In the perfectly normal town of Louisville, KY, there is a perfectly normal man living the perfect life. David Dailey is a man who has it all: A great career, a community that adores him, ... See full summary »
Based on the real events of The Donner Party tragedy. The Donner Party was a group of California-bound American settlers caught up in the western expansion of the 1840s. After becoming ... See full summary »
After returning to civilian life as a Texas rancher, Captain Lance Deakin fends off attacks from former members of his unit as he struggles to uncover the truth of what he did as a soldier ... See full summary »
A modern day Bonnie and Clyde - with a twist - that follows two lovers down a path of destruction, mayhem, and murder as they live in a world where it is acceptable to take whatever they want with murderous consequences.
An epic tale of two figures during the American colonization of the west, one white and the other Native American. Jacob Wheeler leaves his dull life behind to strike out west, while Loved By the Buffalo faces his destiny to try to fight a prophecy that his people will be wiped out by the settlers. Jacob marries Loved By the Buffalo's sister Thunder Heart Woman, uniting the two families while around them relations between the two races crumble. Written by
I have diligently watched this series since the beginning. I have re-watched all the episodes at least twice.
Having some knowledge of Native American history, I have found that again Spielberg has done his homework on both sides of the journey west.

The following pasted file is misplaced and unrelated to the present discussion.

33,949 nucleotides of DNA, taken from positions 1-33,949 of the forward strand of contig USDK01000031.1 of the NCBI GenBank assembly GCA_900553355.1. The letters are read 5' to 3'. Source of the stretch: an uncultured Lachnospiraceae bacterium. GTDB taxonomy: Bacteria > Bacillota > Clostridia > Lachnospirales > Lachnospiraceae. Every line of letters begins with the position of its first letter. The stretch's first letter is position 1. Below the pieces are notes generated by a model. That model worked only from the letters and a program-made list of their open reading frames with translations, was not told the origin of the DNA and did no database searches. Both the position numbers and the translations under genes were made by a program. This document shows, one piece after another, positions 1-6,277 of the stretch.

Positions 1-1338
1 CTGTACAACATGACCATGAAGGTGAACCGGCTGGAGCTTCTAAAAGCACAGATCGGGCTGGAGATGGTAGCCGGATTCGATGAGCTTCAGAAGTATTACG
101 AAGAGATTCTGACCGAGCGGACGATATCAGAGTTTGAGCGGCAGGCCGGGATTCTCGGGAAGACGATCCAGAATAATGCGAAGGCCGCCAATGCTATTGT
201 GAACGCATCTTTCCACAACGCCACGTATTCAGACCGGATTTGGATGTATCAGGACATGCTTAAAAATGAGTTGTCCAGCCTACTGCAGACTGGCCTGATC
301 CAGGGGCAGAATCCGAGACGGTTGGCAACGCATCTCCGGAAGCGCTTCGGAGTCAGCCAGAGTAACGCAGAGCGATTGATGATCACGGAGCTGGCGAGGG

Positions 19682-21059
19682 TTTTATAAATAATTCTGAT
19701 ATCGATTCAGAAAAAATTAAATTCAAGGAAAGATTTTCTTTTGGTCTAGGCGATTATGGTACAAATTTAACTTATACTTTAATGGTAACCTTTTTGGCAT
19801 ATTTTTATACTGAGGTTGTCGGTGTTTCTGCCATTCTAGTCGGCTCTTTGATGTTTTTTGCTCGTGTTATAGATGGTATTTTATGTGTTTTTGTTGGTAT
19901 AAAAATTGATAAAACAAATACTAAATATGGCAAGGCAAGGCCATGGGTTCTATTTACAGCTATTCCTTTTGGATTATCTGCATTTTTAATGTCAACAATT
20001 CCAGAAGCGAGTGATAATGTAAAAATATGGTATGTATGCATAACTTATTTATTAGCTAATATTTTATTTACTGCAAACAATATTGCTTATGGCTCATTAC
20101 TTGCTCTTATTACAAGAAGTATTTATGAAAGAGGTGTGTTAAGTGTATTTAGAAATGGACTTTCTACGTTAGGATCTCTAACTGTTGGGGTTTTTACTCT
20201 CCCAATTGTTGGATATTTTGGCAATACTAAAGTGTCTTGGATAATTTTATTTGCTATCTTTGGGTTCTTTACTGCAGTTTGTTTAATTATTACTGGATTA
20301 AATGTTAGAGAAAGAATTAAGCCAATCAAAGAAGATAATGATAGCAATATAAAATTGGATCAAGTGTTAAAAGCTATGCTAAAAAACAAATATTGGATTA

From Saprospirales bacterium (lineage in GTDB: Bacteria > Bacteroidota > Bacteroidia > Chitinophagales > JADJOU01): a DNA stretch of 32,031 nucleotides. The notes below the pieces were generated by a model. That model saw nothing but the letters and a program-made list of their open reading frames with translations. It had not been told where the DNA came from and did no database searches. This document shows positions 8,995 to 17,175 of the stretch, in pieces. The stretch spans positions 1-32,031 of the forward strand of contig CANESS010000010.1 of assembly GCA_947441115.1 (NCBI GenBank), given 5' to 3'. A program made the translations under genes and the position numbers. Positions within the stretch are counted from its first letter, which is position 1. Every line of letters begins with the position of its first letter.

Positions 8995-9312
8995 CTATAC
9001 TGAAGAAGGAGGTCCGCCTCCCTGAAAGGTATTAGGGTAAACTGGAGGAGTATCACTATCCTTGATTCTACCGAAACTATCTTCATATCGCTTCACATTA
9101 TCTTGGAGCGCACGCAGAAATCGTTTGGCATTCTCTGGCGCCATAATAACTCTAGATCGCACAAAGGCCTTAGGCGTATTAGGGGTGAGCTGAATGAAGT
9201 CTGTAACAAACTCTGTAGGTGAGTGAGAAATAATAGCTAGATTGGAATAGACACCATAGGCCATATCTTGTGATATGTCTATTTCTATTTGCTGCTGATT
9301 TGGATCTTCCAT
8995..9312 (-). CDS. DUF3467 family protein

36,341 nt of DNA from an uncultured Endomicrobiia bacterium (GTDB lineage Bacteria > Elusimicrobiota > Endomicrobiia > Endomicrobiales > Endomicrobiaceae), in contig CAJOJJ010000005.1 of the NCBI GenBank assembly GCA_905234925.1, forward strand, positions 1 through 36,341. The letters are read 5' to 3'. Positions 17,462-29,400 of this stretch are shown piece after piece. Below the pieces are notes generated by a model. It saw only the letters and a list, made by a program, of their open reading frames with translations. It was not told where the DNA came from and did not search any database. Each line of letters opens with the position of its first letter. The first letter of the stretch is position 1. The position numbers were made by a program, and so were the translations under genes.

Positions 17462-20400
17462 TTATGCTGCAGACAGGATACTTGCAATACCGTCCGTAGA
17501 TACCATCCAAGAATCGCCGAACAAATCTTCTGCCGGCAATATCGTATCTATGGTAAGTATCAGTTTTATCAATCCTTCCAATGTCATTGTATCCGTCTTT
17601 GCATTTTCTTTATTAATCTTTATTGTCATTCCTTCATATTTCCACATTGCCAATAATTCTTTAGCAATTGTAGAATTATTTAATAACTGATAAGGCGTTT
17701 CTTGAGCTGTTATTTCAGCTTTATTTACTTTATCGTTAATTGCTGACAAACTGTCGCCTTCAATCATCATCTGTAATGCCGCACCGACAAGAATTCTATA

I feel that he has portrayed both sides more than fair and hope that this movie will open the eyes of those who still believe in the stereo typed "Indian, Pioneer, and Mountain Man. I hope that this movie again will make people understand what happens to "Nations" when there is prejudice and ignorance.
I found some inconsistencies in some of the issues with the personal lives of Indians, that I am fairly sure are not true. For example men didn't attend the births of their children..This was considered bad luck.
I also felt sometimes that I must of missed something. For example, Naomi was with the wagon train that was attacked by the Cheyenne? Then she was suddenly named "Five Horses." I assume that meant she was bought from those that captured her from the wagon train. This whole episode, though romantic was a bit unrealistic.Women of her age were seldom if ever adopted into any tribe. They were consdered to be "untrainable."
I found the language a bit stilted at times, but, considering that a lot of these actors are from other tribes, I think they did exceptionally well.
I have waited since Dances with Wolves for a good, honest portrayal of Native Americans...I finally got it...Thank you to all involved!
'Hanble Omani Winyan
47 of 59 people found this review helpful.
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